I wanted to learn how Joe sees the leadership attributes these champions bring from their experiences and how he helps exemplary candidates chart a path to exemplary opportunities.Sherry Benjamins: Joe, let’s talk about leadership. What are the hard and soft leadership skills that you see critical in the future? Joe Musselman: Frankly, hard skills are still important but becoming less relevant. The changes and pivots in business come without warning. In start-ups this is especially true. For example, there are multiple skill sets needed all at once. There's chaos, uncertainty, and adventure. One skill set is needed then another, and another, and these needs continue to grow. The individual must adapt and evolve their technical skills to leadership skills for those in charge of people, growth, and the vision of the business. Often the default is to find more technical skills but we know that as the company scales, the demand for balanced leaders who can inspire, coach and manage others is top priority. SB: Why are soft skills even more critical now to success? JM: Let me first say that successful organizations need to see themselves as technology businesses. This next wave of business is all about data, robotics, machine learning, and artificial intelligence. Wouldn’t you want your most ethical and courageous leaders surrounding this new technology? Wouldn’t this give you a competitive advantage? Success means being adaptive and agile. We developed an assessment alongside UCSD and Stanford that helps us understand these personal readiness capabilities. Our Fellows who graduate our program have rich life experience, cultural and emotional intelligence, not exactly technical or hard skill sets – so we suggest that CEOs let go of the traditional resume screen and be forward looking about what it takes to develop their people. It’s not always about the hard skills, but instead a candidate with a core set of values that matches the organization’s mission. Our Special Operators are trained to execute without the benefit of ever knowing what’s next, and even with continual and extensive training, a Navy SEAL knows to expect the unexpected and always operate inside a framework of strict values and guiding principles. I ask CEOs, how often do they find someone doing the right thing when they are not present? It is not grey. This is a very clear-cut question. Are they hiring leaders that know what doing the right thing always means? The bar remains high and our graduates know that mission matters as they have lived it everyday. SB: What is missing in leaders today? JM: One of our core values at THF is “practicing artistry.” We find people who want to change the world. We ask our Fellows to be introspective first and ask themselves, “why do you matter?” This needs to be asked of each of us more often. Each individual seeks to achieve their own definition of excellence and they are truly artists in what they do and practice each day in the Teams. SB: Are your graduates experiencing positive corporate cultures? JM: We are proud of a 92% fulfillment rate. So yes, there are companies that understand the values of authenticity, fairness and purpose. They were harder to find than you think! We have only had 4 out of 167 that transitioned jobs within their first year of employment. All four cited reasons surrounding poor leadership, lack of vision, and the behavior was not aligned with the culture. SB: What have you learned about yourself on this journey? JM: The number one thing I’ve learned, what we all have learned at THF, is simply “be you”. We help our Fellows understand that they have the ability to stop trying to “be a role” and focus instead on being themselves. I personally have learned that it is not a bad thing to be a people pleaser. THF would not be here if I didn’t have and own that DNA. I am committed to making our Fellows a wild success and I want them to be fulfilled and happy. Their happiness is my commission. Everyone is encouraged to be who they are and be unwavering in that truth. The impact our Mission has on the lives and families of our graduates is remarkable. At graduation last week, one of the Fellows came up to me and said, “Joe, THF changed our family tree.” What he meant by that is he would not have had the opportunity to attend a top MBA program, interact with CEOs as mentors, or consider six-figure salaries if it weren't for THF. This is why we do this work at The Honor Foundation.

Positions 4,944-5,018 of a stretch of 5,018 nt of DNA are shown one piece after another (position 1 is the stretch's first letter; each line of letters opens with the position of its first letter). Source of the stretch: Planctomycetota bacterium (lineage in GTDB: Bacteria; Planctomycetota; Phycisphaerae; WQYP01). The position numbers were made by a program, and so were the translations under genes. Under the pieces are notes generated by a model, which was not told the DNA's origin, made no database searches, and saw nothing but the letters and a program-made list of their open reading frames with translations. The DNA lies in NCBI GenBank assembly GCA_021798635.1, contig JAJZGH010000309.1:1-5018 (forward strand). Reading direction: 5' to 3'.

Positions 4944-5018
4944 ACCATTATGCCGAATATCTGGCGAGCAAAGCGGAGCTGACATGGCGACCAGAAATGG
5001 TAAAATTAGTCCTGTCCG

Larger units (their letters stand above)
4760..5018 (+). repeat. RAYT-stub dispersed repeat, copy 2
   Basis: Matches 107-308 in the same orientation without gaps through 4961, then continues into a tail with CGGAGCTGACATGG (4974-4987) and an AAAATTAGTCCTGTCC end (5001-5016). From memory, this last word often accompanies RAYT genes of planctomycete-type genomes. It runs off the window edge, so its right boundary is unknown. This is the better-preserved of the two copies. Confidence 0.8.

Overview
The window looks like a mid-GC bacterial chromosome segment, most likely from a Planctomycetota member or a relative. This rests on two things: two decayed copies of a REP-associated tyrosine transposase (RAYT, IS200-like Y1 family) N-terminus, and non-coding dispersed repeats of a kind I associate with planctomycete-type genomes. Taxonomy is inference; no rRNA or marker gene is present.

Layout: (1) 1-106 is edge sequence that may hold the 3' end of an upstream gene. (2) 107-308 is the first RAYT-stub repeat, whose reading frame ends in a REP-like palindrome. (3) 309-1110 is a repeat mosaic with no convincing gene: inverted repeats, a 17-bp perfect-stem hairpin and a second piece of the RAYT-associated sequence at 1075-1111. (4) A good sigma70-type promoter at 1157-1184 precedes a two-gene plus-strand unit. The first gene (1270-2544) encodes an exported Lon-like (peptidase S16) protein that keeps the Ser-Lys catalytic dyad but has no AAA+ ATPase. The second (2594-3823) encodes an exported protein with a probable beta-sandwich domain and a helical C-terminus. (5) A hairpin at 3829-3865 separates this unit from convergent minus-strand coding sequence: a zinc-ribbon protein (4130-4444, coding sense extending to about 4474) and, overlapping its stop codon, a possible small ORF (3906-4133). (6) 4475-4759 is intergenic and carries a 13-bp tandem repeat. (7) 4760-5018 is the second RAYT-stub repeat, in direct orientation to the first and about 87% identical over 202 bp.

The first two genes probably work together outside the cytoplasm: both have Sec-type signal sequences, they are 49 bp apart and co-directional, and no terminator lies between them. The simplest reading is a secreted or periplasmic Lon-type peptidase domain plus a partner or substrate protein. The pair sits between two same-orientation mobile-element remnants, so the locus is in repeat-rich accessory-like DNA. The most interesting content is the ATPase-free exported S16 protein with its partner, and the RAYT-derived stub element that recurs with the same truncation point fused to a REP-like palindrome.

Do you want to change the world? Joe had me reflecting on this notion of thinking big. He asks the Navy SEAL, “why do you matter?” They have life experiences that we may never understand and they face the reality of knowing why they matter every day. Yet, when asked as they consider a professional transition, it requires more self-reflection than first imagined.
We can all benefit by answering that question for ourselves. Courage is a word that the Navy SEAL knows well. He runs bravely into battle with all his heart. In fact, the French root of the word courage is “heart.”
David Whyte, says that “courage is the measure of heartfelt participation with life, with another, with community or our work.” It means that we can consciously live up to or into the things we care deeply about. To be courageous as a SEAL or as a caring committed individual in this world is to stay close to the way we are made. So, why do you matter?Featured Searches Head of Talent & Leadership Development, The Cheesecake Factory Sales Director, The Irrigation Association Director Tax, Smart & Final HR Manager, Zenith Insurance